Real Variable and Integration - with Historical Notes
door Benedetto, John
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The subject matter in this book is a fundamental part of the basic graduate real variable course as I now teach it. Since there are several excellent texts that generally cover the material here, I'm obliged to render an "apologia" for the present text con cerning its content, presentation and existence. The theme of this book is the notion of absolute continuity and its role as the unifying concept for the major results of the theory, viz., the Lebesgue dominated convergence theorem (LDC) and the Radon-Nikodym theorem (R-N). The main mathematical reason that I've written this book is that none of the other texts in the area stresses this issue to the extent that I think it should be stressed. Let me be more specific. The problem of taking limits under the integral sign, that is, "switching limits", is in a very real sense the fundamental problem in analysis. Lebesgue's axiomatization which formulates and proves LDC in an optimal way yields the most important gene ral technique for examining such problems. This material is developed in Chapter 3. Shortly after Lebesgue's initial work Vitali gave necessary and sufficient conditions to switch limits in terms of uniform absolute continuity. Vitali's result led to research which has culminated in Grothendieck's study of weak convergence of measures. This latter material is usually not included in most texts; in particular, its relationship to LDC is not emphasized. This is the reason that I've included Chapter 6.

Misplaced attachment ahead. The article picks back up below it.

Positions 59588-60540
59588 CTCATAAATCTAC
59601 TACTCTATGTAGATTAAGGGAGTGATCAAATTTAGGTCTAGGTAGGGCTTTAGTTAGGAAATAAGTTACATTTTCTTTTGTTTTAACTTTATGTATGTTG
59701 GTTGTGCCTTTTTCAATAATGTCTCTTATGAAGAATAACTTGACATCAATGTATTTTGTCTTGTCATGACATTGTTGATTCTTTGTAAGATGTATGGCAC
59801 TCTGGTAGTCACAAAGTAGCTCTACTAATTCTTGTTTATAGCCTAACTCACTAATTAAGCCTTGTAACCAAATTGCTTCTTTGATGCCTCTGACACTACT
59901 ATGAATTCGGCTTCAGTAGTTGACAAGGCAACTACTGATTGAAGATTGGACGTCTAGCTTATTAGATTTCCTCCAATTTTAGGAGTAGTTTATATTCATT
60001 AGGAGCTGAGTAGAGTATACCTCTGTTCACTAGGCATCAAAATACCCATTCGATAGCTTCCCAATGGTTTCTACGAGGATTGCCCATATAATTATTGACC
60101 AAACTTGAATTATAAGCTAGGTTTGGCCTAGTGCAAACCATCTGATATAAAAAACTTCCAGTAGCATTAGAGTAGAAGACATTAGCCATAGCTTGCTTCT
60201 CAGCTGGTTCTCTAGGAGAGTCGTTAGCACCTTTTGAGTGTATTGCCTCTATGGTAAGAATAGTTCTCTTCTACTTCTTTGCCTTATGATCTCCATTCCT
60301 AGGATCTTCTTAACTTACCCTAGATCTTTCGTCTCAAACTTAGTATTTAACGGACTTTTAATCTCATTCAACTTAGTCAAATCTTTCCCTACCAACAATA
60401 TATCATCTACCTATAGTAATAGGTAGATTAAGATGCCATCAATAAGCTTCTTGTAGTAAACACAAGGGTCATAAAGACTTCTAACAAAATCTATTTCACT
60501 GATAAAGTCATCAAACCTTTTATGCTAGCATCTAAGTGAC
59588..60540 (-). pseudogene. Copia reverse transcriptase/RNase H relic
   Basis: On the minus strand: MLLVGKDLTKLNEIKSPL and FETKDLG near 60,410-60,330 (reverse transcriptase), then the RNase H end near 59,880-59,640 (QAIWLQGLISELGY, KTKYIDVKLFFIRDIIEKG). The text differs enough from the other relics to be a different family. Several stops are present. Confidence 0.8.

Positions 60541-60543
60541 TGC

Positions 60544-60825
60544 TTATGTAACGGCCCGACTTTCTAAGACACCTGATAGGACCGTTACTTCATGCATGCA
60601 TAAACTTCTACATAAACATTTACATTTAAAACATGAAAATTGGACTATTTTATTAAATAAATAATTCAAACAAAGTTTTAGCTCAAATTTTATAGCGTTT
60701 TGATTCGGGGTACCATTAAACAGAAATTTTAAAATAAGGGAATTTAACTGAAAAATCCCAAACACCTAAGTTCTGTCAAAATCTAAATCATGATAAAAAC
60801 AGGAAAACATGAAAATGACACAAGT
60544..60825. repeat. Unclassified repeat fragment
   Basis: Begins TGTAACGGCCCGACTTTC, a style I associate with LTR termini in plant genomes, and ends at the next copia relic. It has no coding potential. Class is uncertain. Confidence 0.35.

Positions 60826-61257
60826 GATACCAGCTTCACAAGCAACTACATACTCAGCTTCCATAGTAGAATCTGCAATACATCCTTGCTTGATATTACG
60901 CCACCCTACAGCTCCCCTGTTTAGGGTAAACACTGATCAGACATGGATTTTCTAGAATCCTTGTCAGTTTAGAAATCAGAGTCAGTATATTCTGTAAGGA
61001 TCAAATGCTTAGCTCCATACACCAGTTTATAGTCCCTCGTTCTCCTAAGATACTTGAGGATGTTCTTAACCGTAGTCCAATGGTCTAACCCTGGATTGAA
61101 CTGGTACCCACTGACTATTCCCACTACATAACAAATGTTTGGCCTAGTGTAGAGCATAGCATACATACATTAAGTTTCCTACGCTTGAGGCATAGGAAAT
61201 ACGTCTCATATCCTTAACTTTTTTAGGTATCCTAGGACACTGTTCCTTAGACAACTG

1 Classical real variable.- 1.1 Set theory-a framework.- 1.2 The topology of R.- 1.3 Classical real variable-motivation for the Lebesgue theory.- 1.3.1 Continuous functions.- 1.3.2 Sets of differentiability.- 1.4 References for the history of integration theory.- Problems.- 2 Lebesgue measure and general measure theory.- 2.1 The theory of measure prior to Lebesgue, and preliminaries.- 2.2 The existence of Lebesgue measure.- 2.3 General measure theory.- 2.4 Approximation theorems for measurable functions.- Problems.- 3 The Lebesgue integral.- 3.1 Motivation.- 3.2 The Lebesgue integral.- 3.3 The Lebesgue dominated convergence theorem.- 3.4 The Riemann and Lebesgue integrals.- 3.5 Some fundamental applications.- Problems.- A 3.1 Sets of uniqueness and measure zero.- 4 The relationship between differentiation and integration on R.- 4.1 Functions of bounded variation and associated measures.- 4.2 Decomposition into discrete and continuous parts.- 4.3 The Lebesgue differentiation theorem.- 4.4 FTC-I.- 4.5 Absolute continuity and FTC-II.- 4.6 Absolutely continuous functions.- Problems.- 5 Spaces of measures and the Radon-Nikodym theorem.- 5.1 Signed and complex measures, and the basic decomposition theorems.- 5.2 Discrete and continuous, absolutely continuous and singular measures.- 5.3 The Vitali-Lebesgue-Radon-Nikodym theorem.- 5.4 The relation between set and point functions.- 5.5 Lp?(X), l?p??.- Problems.- A 5.1 The Radon-Nikodym theorem: historical notes on Lusin's problem and Vitali.- 6 Weak convergence of measures.- 6.1 Vitali's theorems.- 6.2 The Nikodym and Hahn-Saks theorems.- 6.3 Weak convergence of measures.- A 6.1 Vitali.- Appendices.- I Metric spaces and Banach spaces.- I.1 Definitions of spaces.- I.2 Examples.- I.3 Separability.- I.4 Moore-Smith and Arzelà-Ascoli theorems.- I.5 Uniformly continuous functions.- I.6 Baire category theorem.- I.7 Uniform boundedness principle.- I.8 Hahn-Banach theorem.- I.9 The weak and weak topologies.- I.10 Linear maps.- II Fubini's theorem.- III The Riesz representation theorem (RRT).- III.1 Riesz's representation theorem.- III.2 RRT.- III.3 Radon measures.- III.4 Radon measures and countably additive set functions.- III.5 Support and the approximation theorem.- III.6 Haar measure.- Index of proper names.- Index of terms.
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